Saturday, April 2, 2011

Monbiot goes nuclear

The environmental campaigner George Monbiot has made his strongest pitch yet for nuclear energy to be an ingredient in the struggle to forestall climate change.

And yes, this does actually follow the Fukushima debacle.

George Monbiot : "Irresponsible"
“Yes, I still loathe the liars who run the nuclear industry” he says. But in a Guardian article (21st March) “Why Fukushima made me stop worrying and love nuclear power” he argues that it’s hugely reassuring that, so far as we know, no-one has yet received a lethal dose of radiation.

This despite the fact that Fukushima is old, has inadequate safety features, was hit by a monster earthquake and a vast tsunami causing multiple malfunctions, a reactor explosion and the beginning of a meltdown.

Yes, yes, yes he says, the disaster exposed a familiar legacy of poor design and corner-cutting ... Yet ... No-one died from it!!.

If the nuclear industry can survive this it can survive anything, he says. Whatever George Monbiot writes is worth reading even if like me you're not convinced by this one. His point against biofuels is especially strong.

Naturally enough, all this brought a heap of criticism on his head. Irresponsible is the politest word used.

His critics say as follows :

#  The nuclear fuel cycle generates around 7 times more carbon emissions than wind power

#  It's very hard to keep military and civil aspects separate

#  Its economics are at best dubious

#  We don't have any idea where the waste will go (except in so-called 'interim' stores alongside the new plants)

#  A focus on nuclear absorbs funding and resources that would be better allocated to the large range of less risky and more sustainable energy options.

#  Some scientists claim that given proper attention to energy efficiency, renewable can supply almost 100% of EU, and also global , electricity, and also possibly, energy, by 2050.

#  We don’t need to face the problems of nuclear energy, so why divert scarce resources to it?

I also recommend this article in the leading science journal Nature (30th March). Colin Macilwain says that reassurances from 'experts' on the safety of nuclear power don't wash.  Nuclear experts have popped up in the media to 'inform' the public about the crisis, and the collective impression has been unconvincing, defensive, selective, and condescending.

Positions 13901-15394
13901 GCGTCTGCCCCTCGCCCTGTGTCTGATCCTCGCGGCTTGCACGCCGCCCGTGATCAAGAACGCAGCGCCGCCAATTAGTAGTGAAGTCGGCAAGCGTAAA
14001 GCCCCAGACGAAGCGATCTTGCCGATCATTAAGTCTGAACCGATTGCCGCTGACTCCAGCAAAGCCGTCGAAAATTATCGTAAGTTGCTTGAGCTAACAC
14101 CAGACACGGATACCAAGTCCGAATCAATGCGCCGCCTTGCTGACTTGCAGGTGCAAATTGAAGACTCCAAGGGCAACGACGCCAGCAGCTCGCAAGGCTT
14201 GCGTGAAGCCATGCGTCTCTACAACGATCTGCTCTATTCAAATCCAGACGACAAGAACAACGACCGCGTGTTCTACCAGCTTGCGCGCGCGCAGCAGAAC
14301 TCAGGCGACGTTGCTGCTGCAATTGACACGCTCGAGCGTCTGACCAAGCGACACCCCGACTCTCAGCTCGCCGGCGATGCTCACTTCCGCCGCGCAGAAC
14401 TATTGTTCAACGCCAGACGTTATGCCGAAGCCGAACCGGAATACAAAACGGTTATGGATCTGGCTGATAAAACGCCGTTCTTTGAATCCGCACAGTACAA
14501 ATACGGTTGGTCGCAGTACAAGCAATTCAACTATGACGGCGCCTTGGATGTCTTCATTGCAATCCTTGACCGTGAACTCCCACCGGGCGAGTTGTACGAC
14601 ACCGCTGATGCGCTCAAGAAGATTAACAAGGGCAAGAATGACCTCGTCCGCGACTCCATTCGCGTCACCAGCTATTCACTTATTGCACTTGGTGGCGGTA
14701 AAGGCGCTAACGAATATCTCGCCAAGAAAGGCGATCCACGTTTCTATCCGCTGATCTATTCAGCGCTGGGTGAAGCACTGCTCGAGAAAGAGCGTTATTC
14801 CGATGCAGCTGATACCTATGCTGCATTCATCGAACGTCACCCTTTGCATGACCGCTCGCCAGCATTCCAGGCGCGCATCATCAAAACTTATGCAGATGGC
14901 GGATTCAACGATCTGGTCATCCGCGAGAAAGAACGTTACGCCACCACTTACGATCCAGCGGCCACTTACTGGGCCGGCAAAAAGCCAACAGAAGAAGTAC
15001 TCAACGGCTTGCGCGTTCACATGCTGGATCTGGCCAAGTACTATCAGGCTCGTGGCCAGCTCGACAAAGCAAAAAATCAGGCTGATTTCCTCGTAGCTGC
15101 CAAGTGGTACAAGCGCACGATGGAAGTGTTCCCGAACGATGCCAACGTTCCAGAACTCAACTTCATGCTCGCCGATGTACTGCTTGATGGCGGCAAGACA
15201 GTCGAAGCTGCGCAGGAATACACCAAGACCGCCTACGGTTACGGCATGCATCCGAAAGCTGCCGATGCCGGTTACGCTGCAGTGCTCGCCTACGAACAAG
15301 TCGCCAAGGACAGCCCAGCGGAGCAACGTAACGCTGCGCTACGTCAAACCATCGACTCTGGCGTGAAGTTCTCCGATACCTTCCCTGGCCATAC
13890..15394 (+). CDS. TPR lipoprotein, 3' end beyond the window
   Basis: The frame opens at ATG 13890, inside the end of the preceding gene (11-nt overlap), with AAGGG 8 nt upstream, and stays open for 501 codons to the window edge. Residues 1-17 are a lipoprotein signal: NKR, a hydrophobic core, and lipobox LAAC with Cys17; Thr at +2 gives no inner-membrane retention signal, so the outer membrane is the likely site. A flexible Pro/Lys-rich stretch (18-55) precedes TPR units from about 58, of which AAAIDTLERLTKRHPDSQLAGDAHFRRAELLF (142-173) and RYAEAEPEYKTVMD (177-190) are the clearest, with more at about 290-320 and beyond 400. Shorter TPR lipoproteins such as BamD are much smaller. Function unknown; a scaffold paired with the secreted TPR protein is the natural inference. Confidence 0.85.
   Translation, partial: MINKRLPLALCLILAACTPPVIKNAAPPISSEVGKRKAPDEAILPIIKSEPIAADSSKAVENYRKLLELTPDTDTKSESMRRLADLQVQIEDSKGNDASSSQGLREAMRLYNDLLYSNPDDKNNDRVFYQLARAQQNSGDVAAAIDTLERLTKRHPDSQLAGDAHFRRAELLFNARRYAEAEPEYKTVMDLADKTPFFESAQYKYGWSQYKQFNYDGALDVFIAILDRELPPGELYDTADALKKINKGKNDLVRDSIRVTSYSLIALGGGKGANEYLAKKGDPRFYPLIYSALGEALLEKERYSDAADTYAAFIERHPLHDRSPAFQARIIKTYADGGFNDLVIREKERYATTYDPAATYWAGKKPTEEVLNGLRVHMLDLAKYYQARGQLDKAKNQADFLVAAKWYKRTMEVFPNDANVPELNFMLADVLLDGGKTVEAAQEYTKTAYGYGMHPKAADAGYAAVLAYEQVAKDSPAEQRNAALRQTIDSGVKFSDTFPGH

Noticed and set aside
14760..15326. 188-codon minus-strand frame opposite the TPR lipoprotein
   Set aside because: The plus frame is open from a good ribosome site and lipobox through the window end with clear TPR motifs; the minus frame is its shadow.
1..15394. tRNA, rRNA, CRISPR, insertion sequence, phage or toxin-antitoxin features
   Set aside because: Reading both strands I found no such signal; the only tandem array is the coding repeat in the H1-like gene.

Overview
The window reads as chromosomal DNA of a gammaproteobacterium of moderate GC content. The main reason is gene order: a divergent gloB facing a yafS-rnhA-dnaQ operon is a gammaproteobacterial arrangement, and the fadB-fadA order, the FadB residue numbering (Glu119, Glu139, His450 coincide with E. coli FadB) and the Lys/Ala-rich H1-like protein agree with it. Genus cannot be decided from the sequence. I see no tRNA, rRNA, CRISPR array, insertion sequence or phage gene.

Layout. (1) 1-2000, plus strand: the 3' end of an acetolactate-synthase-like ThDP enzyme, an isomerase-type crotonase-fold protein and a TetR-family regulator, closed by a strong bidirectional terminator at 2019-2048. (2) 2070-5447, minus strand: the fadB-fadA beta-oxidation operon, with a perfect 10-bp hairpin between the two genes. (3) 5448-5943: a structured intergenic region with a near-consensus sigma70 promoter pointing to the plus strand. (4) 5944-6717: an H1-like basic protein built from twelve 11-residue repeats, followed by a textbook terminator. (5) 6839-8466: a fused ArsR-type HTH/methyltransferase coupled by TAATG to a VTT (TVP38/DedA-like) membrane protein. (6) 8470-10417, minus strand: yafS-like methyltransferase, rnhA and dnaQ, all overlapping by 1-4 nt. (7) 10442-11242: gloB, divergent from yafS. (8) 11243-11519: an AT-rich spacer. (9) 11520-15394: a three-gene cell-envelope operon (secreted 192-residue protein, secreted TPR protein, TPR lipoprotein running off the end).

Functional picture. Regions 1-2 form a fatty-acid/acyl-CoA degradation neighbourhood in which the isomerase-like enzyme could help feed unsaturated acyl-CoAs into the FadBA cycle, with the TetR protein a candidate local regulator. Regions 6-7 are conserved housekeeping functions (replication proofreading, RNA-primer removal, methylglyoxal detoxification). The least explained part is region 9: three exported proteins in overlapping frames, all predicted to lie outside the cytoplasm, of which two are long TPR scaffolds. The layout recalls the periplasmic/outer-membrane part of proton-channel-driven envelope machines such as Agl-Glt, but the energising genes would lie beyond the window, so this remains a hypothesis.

Monday, March 28, 2011

I talk to Dublin Libyans who praise bombing

In Dublin on the 26th and happened across a small demonstration by Libyans against Gaddafi.  No camera sadly. Although in truth I might have felt a bit uncomfortable taking a photo, they may have thought I was a spy!  It was an amateurish affair, homemade placards, no leaflets to hand out, and so far as I can tell they never thought to inform the press because surely there would have been a story and pictures in the Sunday papers had they done so. But they did have loudhailers and made a decent noise considering there were only about 40 of them. “1,2,3,4 this is not a civil war … 5,6,7,8 no more war no more hate”.  “One solution revolution” was another favourite.  Then there were down with Gaddafi slogans and all interspersed with a few speeches.  Most of the demonstrators aged between 20 and 45, some of the women in headaches, some not.  On the whole, they were vigorously in support of the UN bombing campaign.  One speaker said : Lets not enquire into their motives, they are saving lives and they are saving the revolution.

I spoke to two of the men at different times, one of whom was called Ali. I asked who had organised the demo, both gave the same answer, no-one.  I asked Ali who was in charge, he indicated another man who was called Saharwi, to whom I gave a €10 note.  Saharwi seemed bemused and asked what it was for, I said to help organise things and gave a vague expansive gesture.

A Socialist Worker activist was present. Inevitably. He was invited to the microphone and got a polite hearing for his reasons for not supporting the bombing.  These were itemised on a leaflet he gave me.  There were 12 of them, and I agreed with them all. There was only one reason to set against the 12, and that is that the Libyans really want that bombing. They believe it’s saving their compatriots’ lives.  Not unanimous however. One of the men I asked about the bombing jerked his thumb at two of his fellows who were conducting an animated discussion in Arabic, and he said you see those two, they are arguing about it.  I wish now I had asked them to outline their reasons in English but at the time I decided it was best to leave them at it.   

I asked what sort of revolution they were shouting for?  Was there a programme I wondered?  I realise now that was a silly question.  We want rid of Gaddafi, Ali said, we want democracy.  I asked about the Muslim Brotherhood, would they prosper if an election were held?  No Ali didn’t think so. It wasn’t easy talking as there was so much noise from the chanting. There surely can't be a huge number of Libyans in Dublin, and if I'm right on that, then the turnout must have been a very high proportion of the whole. I asked Ali if any of them had arrived recently from Libya, he said no they all live and work here and he gave me the name of a company in Dublin he worked for.

This was a Facebook demo, as I've found out, see this Indymedia page